Barack Obama and Raúl Castro build bridges as world says farewell to Nelson Mandela

Obama’s handshake with Castro may initiate a thaw in their countries’ relations; no detente was in sight for Hollande and Sarkozy, however

David Usborne,John Lichfield
Tuesday 10 December 2013 13:33 GMT
In this image from TV, US President Barack Obama shakes hands with Cuban President Raul Castro at the FNB Stadium in Soweto, South Africa, at the memorial service for former South African President Nelson Mandela
In this image from TV, US President Barack Obama shakes hands with Cuban President Raul Castro at the FNB Stadium in Soweto, South Africa, at the memorial service for former South African President Nelson Mandela

Clasping hands with the leader of one of America’s oldest geopolitical foes and offering a kiss to another head of government whom his country has just recently antagonised, US President Barack Obama appeared anxious to honour Nelson Mandela’s legacy of forgiveness and reconciliation with more than just words at his memorial service in South Africa on Tuesday.

While having so many world leaders in one place is rare – it is usually seen only at the United Nations General Assembly once a year in New York – it wasn’t clear how many of them were taking the opportunity to do some discreet diplomatic business.

Mr Obama, however, appeared to seize the moment. As he met a parade of fellow world leaders who had similarly flocked to Johannesburg for the occasion, he stirred hopes of a possible breakthrough with Cuba after shaking hands with Raul Castro in full view of the world’s cameras.

As an act of soft diplomacy the Obama-Castro greeting took many by surprise. Such personal interactions between the two countries have been exceedingly rare over the more than five decades of frozen ties between them.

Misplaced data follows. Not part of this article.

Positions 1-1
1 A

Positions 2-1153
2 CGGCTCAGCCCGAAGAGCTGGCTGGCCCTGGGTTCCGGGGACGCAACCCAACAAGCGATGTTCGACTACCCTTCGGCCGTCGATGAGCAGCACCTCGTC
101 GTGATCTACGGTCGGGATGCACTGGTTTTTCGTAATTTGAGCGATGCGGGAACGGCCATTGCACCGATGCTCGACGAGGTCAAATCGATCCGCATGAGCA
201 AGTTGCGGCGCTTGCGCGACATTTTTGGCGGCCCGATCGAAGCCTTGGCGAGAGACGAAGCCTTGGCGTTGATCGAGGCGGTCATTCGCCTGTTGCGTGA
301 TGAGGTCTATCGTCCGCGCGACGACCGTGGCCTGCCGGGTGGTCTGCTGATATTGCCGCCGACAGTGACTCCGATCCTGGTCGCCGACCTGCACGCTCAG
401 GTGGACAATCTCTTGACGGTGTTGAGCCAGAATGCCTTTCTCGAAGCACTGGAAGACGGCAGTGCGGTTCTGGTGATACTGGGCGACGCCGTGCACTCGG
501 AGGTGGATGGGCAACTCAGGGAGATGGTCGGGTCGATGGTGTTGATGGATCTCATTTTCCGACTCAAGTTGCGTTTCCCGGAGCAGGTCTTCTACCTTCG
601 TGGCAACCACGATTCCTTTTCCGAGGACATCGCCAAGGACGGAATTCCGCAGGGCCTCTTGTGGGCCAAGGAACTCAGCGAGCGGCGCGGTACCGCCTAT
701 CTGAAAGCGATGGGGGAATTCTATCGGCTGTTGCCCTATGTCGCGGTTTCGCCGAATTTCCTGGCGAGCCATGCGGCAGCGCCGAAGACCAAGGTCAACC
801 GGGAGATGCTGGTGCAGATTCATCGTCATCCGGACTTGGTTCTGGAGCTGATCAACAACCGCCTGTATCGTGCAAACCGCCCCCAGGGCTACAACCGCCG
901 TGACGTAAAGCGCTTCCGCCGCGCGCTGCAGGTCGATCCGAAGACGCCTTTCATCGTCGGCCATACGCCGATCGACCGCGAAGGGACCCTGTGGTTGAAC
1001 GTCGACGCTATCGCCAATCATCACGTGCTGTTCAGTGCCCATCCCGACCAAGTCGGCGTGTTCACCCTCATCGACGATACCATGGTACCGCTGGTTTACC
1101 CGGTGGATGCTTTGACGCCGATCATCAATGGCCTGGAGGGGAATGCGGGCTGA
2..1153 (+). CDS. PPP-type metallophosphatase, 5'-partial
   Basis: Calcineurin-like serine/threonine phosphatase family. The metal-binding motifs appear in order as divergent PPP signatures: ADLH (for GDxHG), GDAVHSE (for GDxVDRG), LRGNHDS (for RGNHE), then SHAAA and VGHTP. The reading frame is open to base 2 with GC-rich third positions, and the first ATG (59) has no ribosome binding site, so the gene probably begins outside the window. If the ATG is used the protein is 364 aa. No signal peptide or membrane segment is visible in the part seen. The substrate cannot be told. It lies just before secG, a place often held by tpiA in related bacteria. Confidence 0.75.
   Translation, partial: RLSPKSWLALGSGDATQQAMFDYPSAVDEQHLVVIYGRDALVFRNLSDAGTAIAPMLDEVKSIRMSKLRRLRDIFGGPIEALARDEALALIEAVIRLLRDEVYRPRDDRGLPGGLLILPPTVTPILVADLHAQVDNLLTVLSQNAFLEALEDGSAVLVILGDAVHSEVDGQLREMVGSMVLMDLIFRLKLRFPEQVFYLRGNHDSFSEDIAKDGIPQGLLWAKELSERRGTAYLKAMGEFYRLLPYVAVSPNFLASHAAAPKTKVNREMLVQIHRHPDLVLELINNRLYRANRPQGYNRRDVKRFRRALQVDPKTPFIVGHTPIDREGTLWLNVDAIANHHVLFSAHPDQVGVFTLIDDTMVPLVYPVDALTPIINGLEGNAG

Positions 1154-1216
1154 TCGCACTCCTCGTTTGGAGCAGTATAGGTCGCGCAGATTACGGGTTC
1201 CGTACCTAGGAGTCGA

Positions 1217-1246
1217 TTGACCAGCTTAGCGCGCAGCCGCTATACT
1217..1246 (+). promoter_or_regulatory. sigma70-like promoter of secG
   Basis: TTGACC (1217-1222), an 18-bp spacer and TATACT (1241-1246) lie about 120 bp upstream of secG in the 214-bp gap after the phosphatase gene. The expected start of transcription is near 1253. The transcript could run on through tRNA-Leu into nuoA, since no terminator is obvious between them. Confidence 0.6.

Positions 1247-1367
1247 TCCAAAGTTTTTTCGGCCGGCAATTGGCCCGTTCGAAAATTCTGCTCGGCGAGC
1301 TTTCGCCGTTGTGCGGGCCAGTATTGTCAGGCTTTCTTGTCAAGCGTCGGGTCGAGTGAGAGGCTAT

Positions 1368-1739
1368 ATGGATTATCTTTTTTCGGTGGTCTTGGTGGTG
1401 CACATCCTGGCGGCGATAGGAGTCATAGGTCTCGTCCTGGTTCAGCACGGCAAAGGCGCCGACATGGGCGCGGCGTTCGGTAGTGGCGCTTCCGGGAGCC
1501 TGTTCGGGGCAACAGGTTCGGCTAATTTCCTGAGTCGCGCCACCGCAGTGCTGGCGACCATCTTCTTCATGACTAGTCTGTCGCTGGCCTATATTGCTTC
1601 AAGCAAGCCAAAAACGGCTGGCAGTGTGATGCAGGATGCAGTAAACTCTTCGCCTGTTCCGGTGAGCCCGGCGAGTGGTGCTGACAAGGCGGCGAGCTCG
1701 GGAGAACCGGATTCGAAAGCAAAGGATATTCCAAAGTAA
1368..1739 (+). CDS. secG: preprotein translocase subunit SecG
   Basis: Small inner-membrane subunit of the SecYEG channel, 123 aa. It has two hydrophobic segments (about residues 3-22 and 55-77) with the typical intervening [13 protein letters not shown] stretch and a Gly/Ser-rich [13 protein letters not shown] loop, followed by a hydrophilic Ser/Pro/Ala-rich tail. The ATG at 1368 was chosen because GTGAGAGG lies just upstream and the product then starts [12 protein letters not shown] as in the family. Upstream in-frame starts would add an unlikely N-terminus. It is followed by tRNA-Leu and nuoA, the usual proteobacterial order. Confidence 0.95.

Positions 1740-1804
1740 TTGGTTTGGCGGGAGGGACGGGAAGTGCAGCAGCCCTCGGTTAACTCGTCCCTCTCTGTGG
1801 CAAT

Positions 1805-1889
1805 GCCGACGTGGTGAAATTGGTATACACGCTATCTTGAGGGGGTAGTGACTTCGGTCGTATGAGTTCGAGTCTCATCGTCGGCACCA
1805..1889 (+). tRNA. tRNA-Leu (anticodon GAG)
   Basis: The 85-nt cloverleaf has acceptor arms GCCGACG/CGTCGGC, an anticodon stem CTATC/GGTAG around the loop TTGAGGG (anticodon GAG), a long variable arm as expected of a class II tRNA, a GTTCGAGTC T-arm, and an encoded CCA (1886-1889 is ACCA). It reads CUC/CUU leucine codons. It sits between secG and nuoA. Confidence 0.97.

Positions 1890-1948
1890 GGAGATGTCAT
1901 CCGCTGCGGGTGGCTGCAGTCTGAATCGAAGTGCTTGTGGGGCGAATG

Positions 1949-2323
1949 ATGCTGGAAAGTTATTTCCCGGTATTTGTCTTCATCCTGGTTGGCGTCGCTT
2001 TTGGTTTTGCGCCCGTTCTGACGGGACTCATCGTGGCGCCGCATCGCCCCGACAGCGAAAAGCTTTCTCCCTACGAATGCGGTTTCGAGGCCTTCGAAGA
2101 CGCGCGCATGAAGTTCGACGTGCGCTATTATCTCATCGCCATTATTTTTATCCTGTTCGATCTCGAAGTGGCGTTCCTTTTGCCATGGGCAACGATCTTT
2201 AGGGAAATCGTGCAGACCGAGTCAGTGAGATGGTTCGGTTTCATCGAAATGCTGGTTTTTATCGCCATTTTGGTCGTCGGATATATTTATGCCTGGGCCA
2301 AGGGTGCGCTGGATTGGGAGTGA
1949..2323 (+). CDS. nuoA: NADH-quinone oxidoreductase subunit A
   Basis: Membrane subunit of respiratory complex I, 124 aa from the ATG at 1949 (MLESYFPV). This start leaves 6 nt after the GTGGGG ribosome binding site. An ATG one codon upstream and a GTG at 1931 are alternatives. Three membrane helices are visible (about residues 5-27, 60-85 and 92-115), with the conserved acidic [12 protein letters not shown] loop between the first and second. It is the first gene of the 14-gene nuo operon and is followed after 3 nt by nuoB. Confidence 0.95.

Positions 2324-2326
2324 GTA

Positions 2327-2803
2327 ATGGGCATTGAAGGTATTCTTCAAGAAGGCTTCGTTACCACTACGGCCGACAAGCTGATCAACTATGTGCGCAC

The only prior example was a chance meeting and handshake between former President Bill Clinton and Fidel Castro, Raul’s elder brother, at the United Nations in 2000.

Mr Obama’s brief cheek-peck was for Dilma Rousseff, the Brazilian President, who earlier this year shelved a visit to Washington after revelations of NSA eavesdropping on her private communications.

Even Mr Obama’s journey to South Africa offered some example of political rapprochement with both his Republican predecessor, George W Bush, on Air Force One’s passenger manifest and with Hillary Clinton, the Democrat who some say is manoeuvring to replace him.

France’s François Hollande similarly demonstrated his understanding of the symbolism of the moment, walking into the stadium alongside the man he replaced, Nicolas Sarkozy.

The fact that Mr Hollande and ex-President Sarkozy flew to South Africa in different French government planes caused some amusement and puzzlement in the French media on Tuesday.

The Elysée Palace insisted that it was not a question of either man snubbing, or cold-shouldering, the other. The deployment of two 10-seater Falcon aircraft was several times cheaper than using the Presidential Airbus, officials said.

They pointed out that Mr Hollande had to travel with other officials, including the Foreign Minister, Laurent Fabius, and intended to make a risky visit to the French military intervention force in the violence-ravaged Central African Republic on his way home last night. Mr Sarkozy therefore flew in another plane.

Meanwhile, dispensing with his off-podium niceties, Mr Obama laced his eulogy for Mr Mandela with appeals to those countries with records of political repression which have expressed their declared admiration for “Madiba”, Mr Mandela’s tribal name, and his campaigning for political and social freedom. Mr Obama named none, but Cuba would surely be among them.

“There are too many of us who happily embrace Madiba’s legacy of racial reconciliation, but passionately resist even modest reforms that would challenge chronic poverty and growing inequality,” Mr Obama said, standing just yards not just from Mr Castro but also Chinese Vice-President Li Yuanchao.

“There are too many leaders who claim solidarity with Madiba’s struggle for freedom but do not tolerate dissent from their own people.”

For some, being in the red-carpet section was enough to induce a feeling of awkwardness. Robert Mugabe, the internationally ostracised leader of Zimbabwe, was said to have travelled to Johannesburg only reluctantly. Mr Mandela never made any secret of his disappointment with the path Mr Mugabe took to oppress political opposition in Zimbabwe after having been one of the earliest pioneers of the fight for independence in Africa.

He once told Mr Sarkozy of his Zimbabwean counterpart: “Before I was released from prison, he was the most popular African leader in this area, but when I was released, the media said, ‘This is the end of Mugabe from the point of view of popularity’. In fact, he himself did not want me to come out of jail.”

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